Great news for thousands of workers around the country. Education is now within reach. Wal-Mart has just announced that it is funding an online school designed to offer low-cost education to its employees.
American Public University appeals to students’ wallets with its motto: “Respected. Affordable. Online.” Wal-Mart similarly promises “Everyday Low Prices.” So it’s perhaps only natural that these two bargain-hunters’ friends have teamed up.
On Thursday, Wal-Mart and APU parent American Public Education announced a partnership allowing Wal-Mart workers special access to APU’s all-Web degree programs. Employees will be awarded grants to defray costs, such as tuition and textbooks, and can earn credit for their on-the-job training and experience.
In a conference call discussing the deal, American Public’s chief executive, Wallace Boston, admitted that it was too early to tell how many workers will take advantage of the program, so he did not revise guidance. But with 1.4 million U.S. associates, Wal-Mart could give a huge boost to the firm’s current enrollment of 70,600. Already, APU is planning new concentrations in retail management and other disciplines that relate to Wal-Mart’s business.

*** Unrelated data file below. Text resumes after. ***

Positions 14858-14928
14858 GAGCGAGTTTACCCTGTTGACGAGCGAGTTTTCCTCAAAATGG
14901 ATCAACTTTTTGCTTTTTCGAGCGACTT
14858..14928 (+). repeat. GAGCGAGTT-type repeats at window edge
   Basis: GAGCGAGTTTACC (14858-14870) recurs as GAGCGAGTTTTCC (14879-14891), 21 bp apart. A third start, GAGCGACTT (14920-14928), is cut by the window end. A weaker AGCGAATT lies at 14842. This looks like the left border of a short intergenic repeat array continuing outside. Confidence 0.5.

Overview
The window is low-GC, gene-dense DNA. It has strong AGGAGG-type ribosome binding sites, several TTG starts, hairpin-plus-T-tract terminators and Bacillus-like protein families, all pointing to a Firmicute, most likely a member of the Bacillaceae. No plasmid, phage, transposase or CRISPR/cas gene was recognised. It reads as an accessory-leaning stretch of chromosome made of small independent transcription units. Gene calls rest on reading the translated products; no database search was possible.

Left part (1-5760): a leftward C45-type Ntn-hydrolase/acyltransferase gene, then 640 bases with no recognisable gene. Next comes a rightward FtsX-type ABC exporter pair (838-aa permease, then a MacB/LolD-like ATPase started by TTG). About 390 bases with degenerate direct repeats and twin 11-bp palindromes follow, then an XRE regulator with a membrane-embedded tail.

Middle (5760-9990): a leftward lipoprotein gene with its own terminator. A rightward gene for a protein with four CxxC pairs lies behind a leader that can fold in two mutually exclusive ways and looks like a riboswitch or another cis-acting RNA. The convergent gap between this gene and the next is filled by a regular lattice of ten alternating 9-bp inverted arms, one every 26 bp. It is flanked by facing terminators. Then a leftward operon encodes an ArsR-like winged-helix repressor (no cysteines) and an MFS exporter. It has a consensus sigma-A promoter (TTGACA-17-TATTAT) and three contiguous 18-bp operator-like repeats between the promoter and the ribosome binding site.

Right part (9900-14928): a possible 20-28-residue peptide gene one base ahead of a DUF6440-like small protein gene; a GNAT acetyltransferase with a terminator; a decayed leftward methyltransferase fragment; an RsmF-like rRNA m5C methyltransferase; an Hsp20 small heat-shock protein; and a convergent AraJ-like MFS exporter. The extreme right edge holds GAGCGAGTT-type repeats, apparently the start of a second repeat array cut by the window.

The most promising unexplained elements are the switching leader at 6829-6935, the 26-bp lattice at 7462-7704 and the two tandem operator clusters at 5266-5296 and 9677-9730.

Wal-Mart will provide $50 million to cover tuition and other costs. APU will contribute grants equivalent to 15% of tuition.
In the longer view, the Wal-Mart deal is also a major step forward for American Public’s strategy of expanding from its military base. Founder James Etter wanted to create a method of distance learning for soldiers, who often didn’t stay in one place long enough to get a degree. So in 1991, he founded American Military University as a correspondence college. Over the course of a decade, it migrated online.
Education is often a prime reason for enlisting in the first place, Boston pointed out in an interview with IBD.
“I think many people sign up for the military because of their education benefits,” Boston said. “While you’re active duty, they have a tuition-assistance program, and when you retire they have the G.I. Bill.”
Still, even this aid doesn’t pay for a high-end college tuition. So AMU has made a point of keeping its tuition low: $750 per undergraduate course, $850 per graduate course. Remarkably, the school hasn’t raised tuition in 10 years.